This year’s Kenojuak Ashevak Memorial Award Shortlist Exhibition is titled Anaanatta Unikkaangit (Our Mother’s Stories), and is described by the museum as honouring “…  the stories, the work, and the care of mothers and grandmothers—like Kenojuak Ashevak—that guide contemporary Inuit art.”

It also opened on Friday.

“The mix of mediums, styles, and subject matter lends a startling depth to Anaanatta Unikkaangit, one that is underscored by the aesthetic and technical skill of the artists,” Stephen Borys, Director & CEO, WAG-Qaumajuq, said in a statement. 

The winner of the 2023 award will be announced on September 22.

They will receive $20,000, as well as a solo exhibition at the museum and a residency. The museum will also acquire one of the winner’s works into the WAG’s permanent collection.

Write to Eilís at 

Related stories from around the North: 

Canada: Director hopes film on Hebron relocation can both educate and spark healing, Eye on the Arctic

Norway: Certification marks help both Sami artisans and consumers, says council, Eye on the Arctic

Russia: German project to house everything published in Siberian and Arctic languages to seek new funding, Eye on the Arctic

Sweden: 2022 Gollegiella Nordic Sami language prize awarded in Stockholm, Eye on the Arctic

United States: How Inuit culture helped unlock power of classical score for Inupiaq violinist, Eye on the Arctic

Eilís Quinn, Eye on the Arctic

Eilís Quinn is an award-winning journalist and manages Radio Canada International’s Eye on the Arctic news cooperation project. Eilís has reported from the Arctic regions of all eight circumpolar countries and has produced numerous documentary and multimedia series about climate change and the issues facing Indigenous peoples in the North.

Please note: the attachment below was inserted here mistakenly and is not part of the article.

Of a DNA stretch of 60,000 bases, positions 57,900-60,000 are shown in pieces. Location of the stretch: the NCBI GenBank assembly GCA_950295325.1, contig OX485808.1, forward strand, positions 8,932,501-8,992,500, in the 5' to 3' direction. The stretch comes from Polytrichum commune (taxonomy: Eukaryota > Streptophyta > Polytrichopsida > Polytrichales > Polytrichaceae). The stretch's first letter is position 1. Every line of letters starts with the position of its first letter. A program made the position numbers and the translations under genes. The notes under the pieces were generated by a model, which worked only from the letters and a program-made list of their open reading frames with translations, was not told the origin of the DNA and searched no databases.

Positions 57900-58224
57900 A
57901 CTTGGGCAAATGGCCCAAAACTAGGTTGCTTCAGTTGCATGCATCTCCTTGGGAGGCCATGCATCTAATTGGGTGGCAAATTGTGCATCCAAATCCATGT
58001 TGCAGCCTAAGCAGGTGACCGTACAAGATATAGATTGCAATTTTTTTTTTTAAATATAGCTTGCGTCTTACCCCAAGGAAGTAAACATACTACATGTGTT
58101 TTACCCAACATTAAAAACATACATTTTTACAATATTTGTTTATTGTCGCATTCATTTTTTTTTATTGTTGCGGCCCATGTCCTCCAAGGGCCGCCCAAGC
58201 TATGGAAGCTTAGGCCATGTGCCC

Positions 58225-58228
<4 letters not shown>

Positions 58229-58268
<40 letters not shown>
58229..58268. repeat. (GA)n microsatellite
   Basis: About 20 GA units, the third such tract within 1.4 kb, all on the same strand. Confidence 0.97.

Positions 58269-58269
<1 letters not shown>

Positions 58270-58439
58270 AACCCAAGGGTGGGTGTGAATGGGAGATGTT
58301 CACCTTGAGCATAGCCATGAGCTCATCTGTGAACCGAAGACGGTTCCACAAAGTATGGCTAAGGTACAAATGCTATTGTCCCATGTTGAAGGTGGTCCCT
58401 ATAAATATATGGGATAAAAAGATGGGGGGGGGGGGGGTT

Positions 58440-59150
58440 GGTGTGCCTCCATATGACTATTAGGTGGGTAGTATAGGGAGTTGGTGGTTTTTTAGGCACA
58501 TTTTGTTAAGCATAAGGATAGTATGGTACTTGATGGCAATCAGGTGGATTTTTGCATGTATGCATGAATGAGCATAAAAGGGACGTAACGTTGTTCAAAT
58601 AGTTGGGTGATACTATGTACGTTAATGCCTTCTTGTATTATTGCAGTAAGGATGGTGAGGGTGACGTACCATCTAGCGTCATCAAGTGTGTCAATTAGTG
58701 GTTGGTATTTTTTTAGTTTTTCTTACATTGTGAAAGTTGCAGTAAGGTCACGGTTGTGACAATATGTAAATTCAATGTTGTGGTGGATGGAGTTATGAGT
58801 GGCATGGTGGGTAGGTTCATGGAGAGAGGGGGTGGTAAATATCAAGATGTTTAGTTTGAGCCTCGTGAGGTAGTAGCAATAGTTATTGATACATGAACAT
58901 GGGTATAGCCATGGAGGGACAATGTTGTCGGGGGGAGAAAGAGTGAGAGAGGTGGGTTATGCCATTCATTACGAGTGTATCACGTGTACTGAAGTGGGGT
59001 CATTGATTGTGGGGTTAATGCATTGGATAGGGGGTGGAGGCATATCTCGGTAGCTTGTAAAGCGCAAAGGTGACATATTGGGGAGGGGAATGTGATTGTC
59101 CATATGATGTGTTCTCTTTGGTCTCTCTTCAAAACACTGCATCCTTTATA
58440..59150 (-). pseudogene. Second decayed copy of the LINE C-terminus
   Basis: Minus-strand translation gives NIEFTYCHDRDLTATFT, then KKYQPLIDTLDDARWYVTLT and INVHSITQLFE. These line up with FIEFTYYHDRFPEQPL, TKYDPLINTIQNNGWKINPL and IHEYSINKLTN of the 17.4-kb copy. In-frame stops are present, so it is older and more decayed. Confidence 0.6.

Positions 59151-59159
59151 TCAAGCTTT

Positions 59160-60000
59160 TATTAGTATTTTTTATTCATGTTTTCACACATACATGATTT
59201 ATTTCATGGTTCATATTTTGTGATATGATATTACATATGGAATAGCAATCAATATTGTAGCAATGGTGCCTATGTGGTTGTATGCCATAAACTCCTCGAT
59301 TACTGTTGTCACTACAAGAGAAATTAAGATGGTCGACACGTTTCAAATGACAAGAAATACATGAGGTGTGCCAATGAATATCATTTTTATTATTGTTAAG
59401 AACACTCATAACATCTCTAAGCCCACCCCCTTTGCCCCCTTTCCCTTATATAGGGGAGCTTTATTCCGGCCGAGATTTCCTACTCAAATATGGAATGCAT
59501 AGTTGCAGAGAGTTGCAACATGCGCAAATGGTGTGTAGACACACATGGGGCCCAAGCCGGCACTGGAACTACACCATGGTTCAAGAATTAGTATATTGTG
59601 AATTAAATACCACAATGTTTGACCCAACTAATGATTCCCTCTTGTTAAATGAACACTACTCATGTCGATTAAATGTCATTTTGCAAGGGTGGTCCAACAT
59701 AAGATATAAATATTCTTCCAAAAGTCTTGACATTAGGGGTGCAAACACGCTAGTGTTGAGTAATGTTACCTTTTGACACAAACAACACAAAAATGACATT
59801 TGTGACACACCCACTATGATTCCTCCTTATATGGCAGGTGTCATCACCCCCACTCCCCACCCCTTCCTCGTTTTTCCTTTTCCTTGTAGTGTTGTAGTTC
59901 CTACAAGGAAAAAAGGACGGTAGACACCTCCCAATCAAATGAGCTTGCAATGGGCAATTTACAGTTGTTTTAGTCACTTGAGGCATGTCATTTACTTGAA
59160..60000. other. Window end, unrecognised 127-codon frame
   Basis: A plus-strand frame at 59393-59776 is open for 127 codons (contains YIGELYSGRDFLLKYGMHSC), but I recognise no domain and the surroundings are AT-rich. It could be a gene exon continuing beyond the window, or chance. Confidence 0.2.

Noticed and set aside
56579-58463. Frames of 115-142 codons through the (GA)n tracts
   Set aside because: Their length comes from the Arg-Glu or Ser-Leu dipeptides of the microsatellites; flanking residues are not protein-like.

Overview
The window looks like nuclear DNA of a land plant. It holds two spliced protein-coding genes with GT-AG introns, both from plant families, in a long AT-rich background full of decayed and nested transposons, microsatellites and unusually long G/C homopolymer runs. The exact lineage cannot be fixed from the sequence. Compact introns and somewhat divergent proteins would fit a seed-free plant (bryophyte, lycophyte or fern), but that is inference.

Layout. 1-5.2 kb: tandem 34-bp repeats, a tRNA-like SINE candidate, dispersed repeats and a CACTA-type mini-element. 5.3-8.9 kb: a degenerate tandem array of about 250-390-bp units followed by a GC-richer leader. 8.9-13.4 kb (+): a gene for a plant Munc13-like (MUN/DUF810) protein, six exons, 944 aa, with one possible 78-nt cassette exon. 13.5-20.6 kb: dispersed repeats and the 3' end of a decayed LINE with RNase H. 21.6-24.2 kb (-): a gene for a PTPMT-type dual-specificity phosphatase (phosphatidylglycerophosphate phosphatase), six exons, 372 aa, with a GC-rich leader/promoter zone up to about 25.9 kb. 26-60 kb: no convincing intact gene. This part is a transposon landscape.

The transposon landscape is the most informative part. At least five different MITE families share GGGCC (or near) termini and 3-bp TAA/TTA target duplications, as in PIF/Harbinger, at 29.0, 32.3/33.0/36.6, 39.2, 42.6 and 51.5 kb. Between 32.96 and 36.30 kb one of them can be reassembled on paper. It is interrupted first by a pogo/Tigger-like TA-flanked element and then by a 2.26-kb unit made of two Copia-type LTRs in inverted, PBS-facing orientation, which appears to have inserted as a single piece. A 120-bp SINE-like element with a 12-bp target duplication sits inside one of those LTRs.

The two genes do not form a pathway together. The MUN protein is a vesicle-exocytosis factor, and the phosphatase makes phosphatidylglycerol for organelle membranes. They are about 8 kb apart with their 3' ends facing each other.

Her investigative report "Death in the Arctic: A community grieves, a father fights for change," about the murder of Robert Adams, a 19-year-old Inuk man from Arctic Quebec, received the silver medal for “Best Investigative Article or Series” at the 2019 Canadian Online Publishing Awards. The project also received an honourable mention for excellence in reporting on trauma at the 2019 Dart Awards in New York City.

Her report “The Arctic Railway: Building a future or destroying a culture?” on the impact a multi-billion euro infrastructure project would have on Indigenous communities in Arctic Europe was a finalist at the 2019 Canadian Association of Journalists award in the online investigative category.

Her multimedia project on the health challenges in the Canadian Arctic, "Bridging the Divide," was a finalist at the 2012 Webby Awards.

Her work on climate change in the Arctic has also been featured on the TV science program Découverte, as well as Le Téléjournal, the French-Language CBC’s flagship news cast.

Eilís has worked for media organizations in Canada and the United States and as a TV host for the Discovery/BBC Worldwide series "Best in China."